Information obtained by the Greens through the freedom of information process has shown that the current roadside drug testing regime is arbitrary, invasive and has no relationship to the impairment of drivers on our roads.
The NSW Police Force strongly resisted the release of this information, and it was necessary to undertake an internal review to have the materials released.
The public would have deep concerns that the NSW Police Force are laying charges, investigating and conducting prosecutions with no information on what exactly is tested for in roadside drug tests or at what levels.
Core findings include the following:
Nearly 100,000 NSW residents each year will be subjected to roadside drug testing that police admit does not look for drugs that are still active in a person’s system and critics say is about mass punishment of drug users, not road safety.
Documents obtained by the NSW Greens under freedom of information laws show there is no lower limit of drugs that are detectable in the saliva of people subjected to the roadside oral drug tests, and no proof the tests are effective in preventing crashes.
The offence of driving “with the presence of cannabis, speed/ice or MDMA/ecstasy in oral fluid” is separate to the charge of driving under the influence of drugs or alcohol, and police operating procedures reveal the tests do not imply a person is impaired by their drug use.
Greens MP David Shoebridge said the testing was a waste of money that undermined the legal system by making it a “de facto criminal offence of having potentially minuscule quantities of drugs present in your system”.
“We are talking about inevitably thousands of people who will be losing their licence for up to 12 months and having to pay significant fines when there was no evidence they were a danger to other road users,” Mr Shoebridge said.
The tender to provide the test kits is worth $6 million alone over the four years to 2018, the documents show, while lawyers report that courts are having to deal with more and more people caught out by the tests, which carry the same penalties as low-range drink-driving.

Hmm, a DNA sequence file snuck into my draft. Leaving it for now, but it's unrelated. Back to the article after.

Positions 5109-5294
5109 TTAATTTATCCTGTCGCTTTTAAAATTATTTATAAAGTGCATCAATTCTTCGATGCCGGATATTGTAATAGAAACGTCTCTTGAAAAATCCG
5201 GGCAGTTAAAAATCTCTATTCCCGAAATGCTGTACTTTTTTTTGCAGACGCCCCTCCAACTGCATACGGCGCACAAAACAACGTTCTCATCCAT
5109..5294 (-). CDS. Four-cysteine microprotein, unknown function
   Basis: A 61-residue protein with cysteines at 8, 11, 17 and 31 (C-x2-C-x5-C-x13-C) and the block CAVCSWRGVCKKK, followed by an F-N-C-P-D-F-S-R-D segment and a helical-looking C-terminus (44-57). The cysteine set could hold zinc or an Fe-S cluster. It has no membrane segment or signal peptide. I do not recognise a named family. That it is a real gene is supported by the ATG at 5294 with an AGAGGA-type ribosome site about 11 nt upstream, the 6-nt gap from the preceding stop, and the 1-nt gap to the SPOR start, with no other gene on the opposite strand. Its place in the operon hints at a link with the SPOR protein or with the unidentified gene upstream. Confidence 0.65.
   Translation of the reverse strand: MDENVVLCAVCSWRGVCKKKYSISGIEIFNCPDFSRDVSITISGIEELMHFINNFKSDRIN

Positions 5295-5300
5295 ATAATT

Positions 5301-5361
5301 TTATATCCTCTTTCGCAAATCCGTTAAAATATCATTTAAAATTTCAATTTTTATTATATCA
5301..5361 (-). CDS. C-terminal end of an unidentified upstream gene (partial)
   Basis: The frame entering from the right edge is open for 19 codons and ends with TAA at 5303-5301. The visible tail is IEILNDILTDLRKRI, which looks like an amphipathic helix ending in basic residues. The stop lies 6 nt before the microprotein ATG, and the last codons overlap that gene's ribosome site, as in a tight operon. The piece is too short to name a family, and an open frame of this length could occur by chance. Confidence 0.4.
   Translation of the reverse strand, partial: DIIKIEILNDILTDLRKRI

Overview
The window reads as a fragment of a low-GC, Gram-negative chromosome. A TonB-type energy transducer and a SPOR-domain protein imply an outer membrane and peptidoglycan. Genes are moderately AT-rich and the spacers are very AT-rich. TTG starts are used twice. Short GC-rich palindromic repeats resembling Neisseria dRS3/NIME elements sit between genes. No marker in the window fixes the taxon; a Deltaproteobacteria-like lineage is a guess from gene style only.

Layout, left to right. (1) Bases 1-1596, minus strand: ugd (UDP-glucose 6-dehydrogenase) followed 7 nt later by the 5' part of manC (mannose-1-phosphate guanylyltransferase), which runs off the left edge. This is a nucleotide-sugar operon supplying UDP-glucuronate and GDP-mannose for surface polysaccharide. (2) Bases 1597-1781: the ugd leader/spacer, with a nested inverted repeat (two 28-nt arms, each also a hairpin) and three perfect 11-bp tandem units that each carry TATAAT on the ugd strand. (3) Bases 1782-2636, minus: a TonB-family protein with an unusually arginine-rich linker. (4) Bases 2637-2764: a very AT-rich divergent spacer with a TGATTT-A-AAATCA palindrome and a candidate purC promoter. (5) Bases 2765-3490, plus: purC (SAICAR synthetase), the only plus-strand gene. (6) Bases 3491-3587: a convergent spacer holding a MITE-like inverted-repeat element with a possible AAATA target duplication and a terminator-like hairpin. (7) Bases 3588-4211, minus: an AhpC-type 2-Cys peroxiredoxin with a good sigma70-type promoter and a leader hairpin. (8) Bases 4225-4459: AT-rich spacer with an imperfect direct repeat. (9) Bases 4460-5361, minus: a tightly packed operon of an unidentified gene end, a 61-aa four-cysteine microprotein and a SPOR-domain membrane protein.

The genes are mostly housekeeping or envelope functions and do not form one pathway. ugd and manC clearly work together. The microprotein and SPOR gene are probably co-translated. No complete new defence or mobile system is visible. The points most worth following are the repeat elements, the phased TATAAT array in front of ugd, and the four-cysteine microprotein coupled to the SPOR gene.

Australians are among the biggest users of cannabis in the world, with more than a third of people having tried it and one in 10 using in the past year. Anyone who has recently used the drug faces the prospect of being caught, with the NSW government planning an increase from an average of about 32,000 tests a year to 97,000 in 2017.
Visiting fellow at the Australian National University and health and justice expert David McDonald said the testing was “very odd” compared to similar systems such as those in Britain, which tested for levels indicating impairment and included other, legal, drugs known to affect driving such as benzodiazepines like valium.
“Our system breaches human rights and is a gross waste of public funds,” he said. “It’s an infringement of our rights … because, unlike roadside breath testing, there is no body of scientific evidence that shows this roadside oral fluid testing actually improves road safety”.
Steve Bolt, from Lismore law firm Bolt Findlay Lawyers, said local court was becoming clogged with drivers picked up by the tests, seeing as many as 74 cases in just one day.
“There is no information provided to the court about the level of THC [the active ingredient in cannabis] present in the person’s system and the court is confronted with case after case after case where the person says it was days ago,” he said.
In those cases, the person was often allowed to have no conviction recorded, but he said it appeared police were now targeting people previously caught out, who would then lose their licence.
“There is almost zero public transport in our area, and many of them live a distance from the main area where they work and take their kids to school,” he said. “I think this testing is completely misguided and a waste of resources”.
But Assistant Commissioner John Hartley, the commander of the Traffic and Highway Patrol Command, said the tests were “a strong program aimed at deterring people who take illegal drugs from driving a motor vehicle”.
“Between 2010 and 2014, 14 per cent of all fatalities involved a driver or rider with an illegal drug in their system,” he said.
And Bernard Carlon, the acting executive director of the Centre for Road Safety, said drug-driving was a serious problem across the state, with one in 13 tests this year returning a positive result, compared to one in 300 alcohol tests.
“This is why we’re stepping up the fight against drug-driving.”
This included tripling roadside drug testing to 97,000 tests annually, and rolling out dedicated drug-testing vehicles to every NSW region.